Cardano Testnet Is “Catastrophically Broken”: Ecosystem Dev
- Cardano stake pool operators have discovered a critical bug in the last version of the blockchain’s client software that creates incompatible forks on the testnet.
- Prominent ecosystem developer Adam Dean warned of the issue Thursday, saying that the testnet was “catastrophically broken.”
- Cardano is now running the new client software, Cardano Node version 1.34.3, on two new testnets without any block history.
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According to Dean, Cardano became dangerously close to hitting “midnight” on the hypothetical nuclear clock.
Cardano Testnet Breaks Following “Rushed” Updates
Cardano’s testnet has broken, one prominent developer has warned.
Due to a bug in older versions of Cardano’s client software that was only recently discovered by the network’s community of developers, the Layer 1 blockchain’s testnet is now incompatible and incapable of supporting the latest client software.
🧵 (1/n) It’s important to point out today that the #Cardano #Testnet is **catastrophically** broken due to a bug in Cardano Node v 1.35.2. This was the version that we had previously been told was “Tested and Ready” for the Vasil Hardfork. This bug was only discovered…
— Adam Dean (@adamKDean) August 18, 2022
Adam Dean, a leading ecosystem developer and former Cardano stake pool operator, tweeted a warning late Thursday that the Cardano testnet, which has been running for two years, has become incompatible with the current version of the blockchain’s client software. “It’s important to point out today that the Cardano Testnet is **catastrophically** broken due to a bug in Cardano Node v 1.35.2,” he asserted.
Input Output, the development company behind Cardano, had reassured independent stake pool operators that Cardano Node version 1.34.2 had been heavily tested and was ready for deployment. However, after most stake operators rushed to upgrade to the version to simulate a Vasil hardfork combinator event, operators ATADA and PoolTool discovered a critical bug in the client software that led to the creation of incompatible forks.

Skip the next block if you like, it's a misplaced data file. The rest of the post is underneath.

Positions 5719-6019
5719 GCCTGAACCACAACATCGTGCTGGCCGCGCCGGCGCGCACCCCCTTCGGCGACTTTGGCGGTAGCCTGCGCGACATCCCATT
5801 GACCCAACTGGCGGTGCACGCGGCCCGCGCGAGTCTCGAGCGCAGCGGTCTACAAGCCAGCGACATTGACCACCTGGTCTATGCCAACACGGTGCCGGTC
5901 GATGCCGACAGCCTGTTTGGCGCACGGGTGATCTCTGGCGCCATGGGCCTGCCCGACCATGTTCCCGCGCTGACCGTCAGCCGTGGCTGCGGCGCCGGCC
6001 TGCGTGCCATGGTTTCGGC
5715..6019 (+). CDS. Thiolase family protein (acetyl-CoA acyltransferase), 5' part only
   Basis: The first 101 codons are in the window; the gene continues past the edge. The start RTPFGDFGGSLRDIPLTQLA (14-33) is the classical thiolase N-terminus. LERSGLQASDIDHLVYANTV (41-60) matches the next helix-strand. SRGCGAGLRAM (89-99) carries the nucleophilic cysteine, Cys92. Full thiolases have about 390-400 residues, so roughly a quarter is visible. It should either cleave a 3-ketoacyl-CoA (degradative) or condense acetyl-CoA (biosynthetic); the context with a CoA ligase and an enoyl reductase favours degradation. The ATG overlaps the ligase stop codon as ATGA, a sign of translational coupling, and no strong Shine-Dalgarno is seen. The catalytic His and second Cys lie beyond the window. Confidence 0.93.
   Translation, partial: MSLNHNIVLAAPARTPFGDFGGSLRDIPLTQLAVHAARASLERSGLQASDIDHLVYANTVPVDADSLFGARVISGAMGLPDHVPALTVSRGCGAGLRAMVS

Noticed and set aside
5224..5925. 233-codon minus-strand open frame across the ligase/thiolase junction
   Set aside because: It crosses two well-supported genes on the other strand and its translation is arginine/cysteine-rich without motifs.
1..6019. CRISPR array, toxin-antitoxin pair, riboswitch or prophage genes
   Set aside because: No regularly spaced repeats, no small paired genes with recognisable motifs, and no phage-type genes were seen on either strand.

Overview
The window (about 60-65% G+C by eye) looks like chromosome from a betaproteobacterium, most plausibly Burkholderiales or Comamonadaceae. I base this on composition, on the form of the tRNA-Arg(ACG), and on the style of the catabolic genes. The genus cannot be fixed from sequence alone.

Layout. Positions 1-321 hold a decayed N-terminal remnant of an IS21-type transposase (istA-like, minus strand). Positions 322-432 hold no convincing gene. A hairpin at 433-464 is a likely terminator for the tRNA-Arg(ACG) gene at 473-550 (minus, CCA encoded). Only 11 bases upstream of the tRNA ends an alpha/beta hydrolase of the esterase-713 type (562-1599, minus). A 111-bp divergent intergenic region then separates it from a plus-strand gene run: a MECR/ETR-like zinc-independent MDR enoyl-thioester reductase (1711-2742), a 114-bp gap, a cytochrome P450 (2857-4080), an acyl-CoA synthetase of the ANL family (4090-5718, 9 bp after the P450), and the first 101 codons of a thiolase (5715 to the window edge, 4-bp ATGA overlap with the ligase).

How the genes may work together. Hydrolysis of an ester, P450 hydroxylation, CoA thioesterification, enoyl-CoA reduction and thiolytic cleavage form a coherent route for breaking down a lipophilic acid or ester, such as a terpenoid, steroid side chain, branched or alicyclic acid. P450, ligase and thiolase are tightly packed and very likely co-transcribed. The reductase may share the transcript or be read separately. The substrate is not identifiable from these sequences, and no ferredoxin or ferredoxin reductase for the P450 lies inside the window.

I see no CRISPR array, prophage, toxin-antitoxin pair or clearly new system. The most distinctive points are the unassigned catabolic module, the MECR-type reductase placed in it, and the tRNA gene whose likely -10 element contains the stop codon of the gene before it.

After the bug was discovered, Cardano released a new client software, Cardano Node 1.35.3, which is incapable of syncing with the original testnet and is currently running on two new testnets without any block history. Analyzing the situation on the Crypto Capital Venture podcast today, Dean said that the latest development warrants extreme caution. “It’s an abundance of caution at this point,” he said, explaining that the two new testnets are “not complete end-to-end-yet,” meaning that nobody from the community has been able to test them thoroughly.
Dean said that the level of “rushing” from Input Output to deploy the Vasil upgrade gave him uneasy feelings, indicating that the blockchain could have faced a catastrophe if the community didn’t catch the bugs in time. “If there were a “nuclear clock” for Cardano we got perilously close to hitting “midnight,”” he wrote.
The Vasil hardfork, dubbed Cardano’s “most significant update” to date, was initially scheduled to go live on June 29. However, as the deadline loomed, Input Output postponed the hardfork first to the last week of July and then for “a few more weeks” to allow more time for testing.
Despite the latest testnet breakage drawing significant attention from the community, Input Output has not commented on the issue or signaled whether the Vasil upgrade needs to be postponed again. Cardano’s ADA token plummeted from $0.54 to $0.46 following the news of the incident, marking a 13.3% drawdown on the day.
Disclosure: At the time of writing, the author of this article owned ETH and several other cryptocurrencies.